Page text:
It’s not easy being a woman, no matter what stage of life you are at. When a teenager, you have acne and periods. Each woman has a differing amount of acne or degree of menstrual problems. If you don’t have your period, you’re either very ill or pregnant, both having their own brand of miseries.
So don’t be upset when menopause comes around. At least menopause ends eventually. Old age is not a worse phase of life – it’s just different. And then you won’t have to worry about periods, pregnancy or menopause. I can’t make any promises about the acne.
Menopause and insomnia are usually inseparable – menopause will almost always bring on insomnia. This is considered one of the most annoying symptoms of pre-menopause or menopause. It is hard to get a full day’s work done when you are drowsy. You might wake up with a night sweat, have an irritable urinary problems, wake with a persistent food craving, or just plain can’t sleep.
Worrying about your menopause and insomnia will only make it worse. Odds are, it’ll be years before the problem goes away by itself, so for Pete’s sake, go to doctor.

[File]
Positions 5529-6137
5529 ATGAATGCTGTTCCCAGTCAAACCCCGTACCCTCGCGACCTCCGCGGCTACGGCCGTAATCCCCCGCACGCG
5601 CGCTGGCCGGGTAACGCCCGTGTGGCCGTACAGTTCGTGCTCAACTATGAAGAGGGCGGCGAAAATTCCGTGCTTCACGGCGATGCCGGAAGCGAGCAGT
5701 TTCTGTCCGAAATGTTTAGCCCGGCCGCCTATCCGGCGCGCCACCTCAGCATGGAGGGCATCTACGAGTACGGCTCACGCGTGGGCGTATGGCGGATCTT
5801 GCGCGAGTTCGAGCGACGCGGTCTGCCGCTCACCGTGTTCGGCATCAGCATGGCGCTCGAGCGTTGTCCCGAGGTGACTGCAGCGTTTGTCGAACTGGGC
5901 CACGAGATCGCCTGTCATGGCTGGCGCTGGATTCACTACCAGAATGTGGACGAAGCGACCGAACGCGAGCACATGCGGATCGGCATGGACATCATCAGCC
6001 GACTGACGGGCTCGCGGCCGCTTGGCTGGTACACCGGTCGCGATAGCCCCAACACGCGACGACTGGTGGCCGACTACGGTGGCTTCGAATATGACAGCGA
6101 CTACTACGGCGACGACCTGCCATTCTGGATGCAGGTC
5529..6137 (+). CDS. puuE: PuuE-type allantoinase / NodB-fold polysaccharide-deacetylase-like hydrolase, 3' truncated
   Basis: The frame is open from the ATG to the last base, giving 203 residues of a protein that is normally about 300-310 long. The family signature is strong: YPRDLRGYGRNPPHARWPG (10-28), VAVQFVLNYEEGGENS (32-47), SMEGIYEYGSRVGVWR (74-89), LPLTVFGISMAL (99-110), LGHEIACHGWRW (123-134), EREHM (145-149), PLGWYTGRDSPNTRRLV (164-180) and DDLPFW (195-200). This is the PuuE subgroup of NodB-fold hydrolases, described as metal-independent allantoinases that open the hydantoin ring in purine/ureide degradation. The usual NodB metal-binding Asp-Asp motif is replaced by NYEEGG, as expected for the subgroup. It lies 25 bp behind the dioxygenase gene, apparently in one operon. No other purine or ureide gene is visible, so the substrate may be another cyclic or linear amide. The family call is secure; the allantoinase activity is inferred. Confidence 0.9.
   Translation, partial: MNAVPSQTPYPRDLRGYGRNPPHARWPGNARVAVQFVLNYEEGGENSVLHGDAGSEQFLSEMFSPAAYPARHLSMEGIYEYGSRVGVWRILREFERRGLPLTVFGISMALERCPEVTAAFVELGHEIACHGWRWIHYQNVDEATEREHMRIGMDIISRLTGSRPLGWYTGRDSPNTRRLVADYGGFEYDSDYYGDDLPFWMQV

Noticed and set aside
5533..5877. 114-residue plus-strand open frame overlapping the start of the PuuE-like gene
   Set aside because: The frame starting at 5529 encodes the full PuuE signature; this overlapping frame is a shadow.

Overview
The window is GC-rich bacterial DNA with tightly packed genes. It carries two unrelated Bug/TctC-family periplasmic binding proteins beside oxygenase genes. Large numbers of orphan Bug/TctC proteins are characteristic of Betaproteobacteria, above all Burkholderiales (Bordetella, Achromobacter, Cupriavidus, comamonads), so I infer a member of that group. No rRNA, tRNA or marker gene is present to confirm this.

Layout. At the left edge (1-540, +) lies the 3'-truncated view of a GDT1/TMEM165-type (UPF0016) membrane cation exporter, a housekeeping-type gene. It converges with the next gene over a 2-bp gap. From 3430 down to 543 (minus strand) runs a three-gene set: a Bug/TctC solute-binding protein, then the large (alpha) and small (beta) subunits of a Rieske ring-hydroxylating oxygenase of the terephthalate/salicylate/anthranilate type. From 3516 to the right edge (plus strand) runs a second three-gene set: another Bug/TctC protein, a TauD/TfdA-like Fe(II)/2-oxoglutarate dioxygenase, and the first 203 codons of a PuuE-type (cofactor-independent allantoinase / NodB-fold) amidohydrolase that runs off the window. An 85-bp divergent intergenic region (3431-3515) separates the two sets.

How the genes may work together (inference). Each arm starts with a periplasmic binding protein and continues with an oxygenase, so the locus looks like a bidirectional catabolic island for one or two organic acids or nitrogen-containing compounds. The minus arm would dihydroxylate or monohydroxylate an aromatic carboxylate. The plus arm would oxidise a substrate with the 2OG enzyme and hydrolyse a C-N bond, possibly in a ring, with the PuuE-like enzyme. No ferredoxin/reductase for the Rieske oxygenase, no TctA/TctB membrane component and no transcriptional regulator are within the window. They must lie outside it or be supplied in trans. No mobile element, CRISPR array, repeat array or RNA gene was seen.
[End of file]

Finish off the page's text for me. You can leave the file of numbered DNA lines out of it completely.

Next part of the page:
The reduction in hormones from your menopause can knock your body temperature around like a football. Your doctor may suggest sleep aids, depending on you current health and past medical history, but sleeping pills are not always effective. The best thing you can do is try not to stress out about it and explain to your family and friends what you’re going through. Keeping up or starting a healthy lifestyle with a balanced diet and regular exercise can also help your body deal with menopause and insomnia.
Your doctor may recommend a type of hormone replacement therapy to help your menopause and insomnia symptoms lessen. You can choose from Premarin, made from pregnant mare’s urine, to plant-based alternatives. You can take pills, patches or creams.
Other Tips for Dealing with Insomnia
To promote good sleep, cut down on MSG, caffeine, alcohol and smoking. Herbal teas like chamomile or lemon balm can help you relax, as well as being tasty.
Keeping your room dark and cool can help the body relax into sleep. If you can possibly help it, keep your bed reserved for sleep only. Don’t even read or watch television in bed. Over time, the body will be subliminally programmed by laying down on the bed to go to sleep. It’s the same logic as your bladder suddenly having to go whenever you pour water into a glass.
Faisal Akram for Wikimedia Commons